Tell us about turbulence

99% of the time turbulence is unavoidable and nothing to worry about. Our pilots and cabin crew experience turbulence regularly and still fly with a smile on their faces. They know that so long as precautions are taken it’s nothing to be too concerned about. The best thing to do is don’t walk around the cabin and wear your seat belt when the seat belt sign is on. Surprisingly, sometimes a little bit of turbulence is intentional. Occasionally the pilots are trying to enter a very fast flowing tube of air called a Jetstream to increase speed and reduce journey time to destination. The transition from normal air to fast-flowing air causes the bumps we feel as turbulence. Try to relax and enjoy the marvel that is flight!

Has working in the OCC given you any new insights that you will take into your flying career when it resumes?

There’s no doubt that I have learned a huge amount since joining the OCC, and continue to learn every day. I think the biggest thing I’ll take away is there is a whole other side to running an airline than just flying planes. The Virgin spirit runs through the whole company. Our medical teams have done an outstanding job keeping us safe and negotiating the everchanging health environment due to COVID19. They’ve really have kept us flying. The Cargo team must have a crystal ball somewhere because they’ve been one step ahead of the market demand since this all started. Our Engineers have helped change the role of our aircraft to carry cargo and ensure they’re in tip-top condition even when parked up for months on end. We have the best people in the aviation industry and if I’m lucky enough to return to flying I’ll be singing the praises of all those on the ground, and especially the OCC to all of our crews.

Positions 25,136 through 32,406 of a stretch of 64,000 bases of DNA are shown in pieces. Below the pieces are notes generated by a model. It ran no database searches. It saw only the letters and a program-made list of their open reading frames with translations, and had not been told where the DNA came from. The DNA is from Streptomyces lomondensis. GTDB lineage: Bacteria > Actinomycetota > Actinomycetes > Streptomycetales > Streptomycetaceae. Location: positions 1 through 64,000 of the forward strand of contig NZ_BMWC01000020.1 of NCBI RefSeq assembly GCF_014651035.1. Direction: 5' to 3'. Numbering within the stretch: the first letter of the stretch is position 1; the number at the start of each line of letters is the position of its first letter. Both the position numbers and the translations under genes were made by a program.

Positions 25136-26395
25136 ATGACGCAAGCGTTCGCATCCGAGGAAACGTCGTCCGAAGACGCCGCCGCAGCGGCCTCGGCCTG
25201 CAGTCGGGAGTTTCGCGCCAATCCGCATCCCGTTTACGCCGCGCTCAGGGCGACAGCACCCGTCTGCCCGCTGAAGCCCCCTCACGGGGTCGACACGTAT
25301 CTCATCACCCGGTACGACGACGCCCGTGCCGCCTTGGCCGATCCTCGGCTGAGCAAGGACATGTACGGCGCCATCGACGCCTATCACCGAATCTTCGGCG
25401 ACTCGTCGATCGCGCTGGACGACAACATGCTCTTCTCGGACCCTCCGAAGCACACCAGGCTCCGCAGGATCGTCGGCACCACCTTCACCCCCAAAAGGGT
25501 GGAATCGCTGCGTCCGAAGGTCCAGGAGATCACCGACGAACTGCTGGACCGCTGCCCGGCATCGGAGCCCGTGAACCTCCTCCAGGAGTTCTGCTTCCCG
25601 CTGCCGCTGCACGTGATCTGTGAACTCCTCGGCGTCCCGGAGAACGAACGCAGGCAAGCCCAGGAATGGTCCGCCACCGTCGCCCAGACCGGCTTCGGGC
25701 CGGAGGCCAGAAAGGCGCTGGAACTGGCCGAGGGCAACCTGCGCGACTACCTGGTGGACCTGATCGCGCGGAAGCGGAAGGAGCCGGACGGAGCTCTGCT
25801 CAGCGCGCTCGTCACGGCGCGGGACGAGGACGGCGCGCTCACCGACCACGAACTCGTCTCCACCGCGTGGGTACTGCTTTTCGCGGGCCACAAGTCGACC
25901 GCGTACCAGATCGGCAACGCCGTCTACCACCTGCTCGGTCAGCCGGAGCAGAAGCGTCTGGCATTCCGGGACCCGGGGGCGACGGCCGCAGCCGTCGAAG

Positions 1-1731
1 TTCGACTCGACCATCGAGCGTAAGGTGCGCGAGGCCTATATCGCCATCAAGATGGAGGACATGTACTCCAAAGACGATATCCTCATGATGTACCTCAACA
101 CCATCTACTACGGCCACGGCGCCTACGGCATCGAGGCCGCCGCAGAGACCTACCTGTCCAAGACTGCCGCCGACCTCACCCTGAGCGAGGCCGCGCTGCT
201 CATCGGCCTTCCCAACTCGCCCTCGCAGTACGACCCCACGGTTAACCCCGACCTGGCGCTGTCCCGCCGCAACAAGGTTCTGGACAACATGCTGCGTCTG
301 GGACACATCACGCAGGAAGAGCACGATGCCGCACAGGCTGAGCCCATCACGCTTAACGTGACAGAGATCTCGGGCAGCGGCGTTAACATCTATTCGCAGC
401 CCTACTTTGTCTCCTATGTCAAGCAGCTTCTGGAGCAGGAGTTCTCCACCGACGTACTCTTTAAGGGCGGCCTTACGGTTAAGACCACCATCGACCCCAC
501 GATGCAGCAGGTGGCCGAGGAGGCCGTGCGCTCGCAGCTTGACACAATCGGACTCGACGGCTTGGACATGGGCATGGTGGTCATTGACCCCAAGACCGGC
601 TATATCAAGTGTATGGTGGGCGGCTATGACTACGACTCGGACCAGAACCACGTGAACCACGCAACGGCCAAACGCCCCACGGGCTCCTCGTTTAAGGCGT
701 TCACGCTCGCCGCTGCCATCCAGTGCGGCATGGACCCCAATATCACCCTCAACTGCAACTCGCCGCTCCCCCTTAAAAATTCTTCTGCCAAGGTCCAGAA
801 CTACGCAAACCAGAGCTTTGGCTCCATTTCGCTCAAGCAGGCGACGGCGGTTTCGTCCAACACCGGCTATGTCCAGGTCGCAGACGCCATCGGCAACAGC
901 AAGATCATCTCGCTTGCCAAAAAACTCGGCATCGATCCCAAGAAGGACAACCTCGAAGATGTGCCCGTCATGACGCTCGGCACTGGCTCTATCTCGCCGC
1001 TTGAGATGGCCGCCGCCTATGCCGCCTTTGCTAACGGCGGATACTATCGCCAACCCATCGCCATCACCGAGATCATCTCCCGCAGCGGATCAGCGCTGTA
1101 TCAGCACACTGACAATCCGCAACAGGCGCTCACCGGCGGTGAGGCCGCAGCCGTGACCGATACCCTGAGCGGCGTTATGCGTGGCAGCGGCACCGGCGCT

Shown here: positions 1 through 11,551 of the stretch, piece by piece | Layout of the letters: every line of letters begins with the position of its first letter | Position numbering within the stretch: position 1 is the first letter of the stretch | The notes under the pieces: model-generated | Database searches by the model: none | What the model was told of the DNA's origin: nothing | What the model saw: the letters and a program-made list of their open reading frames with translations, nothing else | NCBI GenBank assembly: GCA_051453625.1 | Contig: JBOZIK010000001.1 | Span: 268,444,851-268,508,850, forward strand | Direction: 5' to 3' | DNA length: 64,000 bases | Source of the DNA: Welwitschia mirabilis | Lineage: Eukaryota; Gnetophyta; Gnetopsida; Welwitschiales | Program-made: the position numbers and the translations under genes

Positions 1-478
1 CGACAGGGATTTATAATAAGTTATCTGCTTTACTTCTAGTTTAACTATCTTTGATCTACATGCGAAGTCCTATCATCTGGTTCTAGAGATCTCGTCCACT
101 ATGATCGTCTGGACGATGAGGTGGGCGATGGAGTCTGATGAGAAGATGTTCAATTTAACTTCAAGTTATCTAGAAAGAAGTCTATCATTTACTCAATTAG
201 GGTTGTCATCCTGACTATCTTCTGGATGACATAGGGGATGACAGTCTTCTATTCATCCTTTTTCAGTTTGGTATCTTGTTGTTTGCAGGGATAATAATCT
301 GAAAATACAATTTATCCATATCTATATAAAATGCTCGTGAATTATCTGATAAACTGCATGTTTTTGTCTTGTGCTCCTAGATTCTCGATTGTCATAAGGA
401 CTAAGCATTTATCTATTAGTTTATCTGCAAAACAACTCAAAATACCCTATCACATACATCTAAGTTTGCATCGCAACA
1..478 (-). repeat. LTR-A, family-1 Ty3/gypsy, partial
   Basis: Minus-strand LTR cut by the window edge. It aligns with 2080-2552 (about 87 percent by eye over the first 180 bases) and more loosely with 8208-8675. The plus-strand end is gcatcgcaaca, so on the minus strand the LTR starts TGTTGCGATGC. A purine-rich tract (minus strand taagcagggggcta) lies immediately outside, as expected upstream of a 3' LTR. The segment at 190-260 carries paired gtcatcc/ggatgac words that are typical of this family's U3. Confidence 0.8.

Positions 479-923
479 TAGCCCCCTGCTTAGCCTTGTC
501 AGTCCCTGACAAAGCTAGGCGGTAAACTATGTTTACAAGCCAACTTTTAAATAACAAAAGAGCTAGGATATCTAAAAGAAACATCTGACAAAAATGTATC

So, what next for Simon? Right now, he’s got his work cut out with his new job and a young family. But one day he hopes to get back to flying and will no doubt do so with a newfound respect for the teams back on the ground keeping an eye on his flight, the world around him and, of course,  the weather.

We’re be learning more about the OCC and the incredible job they do in more Ruby blogs in the coming months. Visit the World Meteorological Organization website to find out more about their work and about World Meteorological Day


Dave Gunner

I love telling the story of our people, our planes, our places and our planet through Ruby Blog.

Categories: Our Experience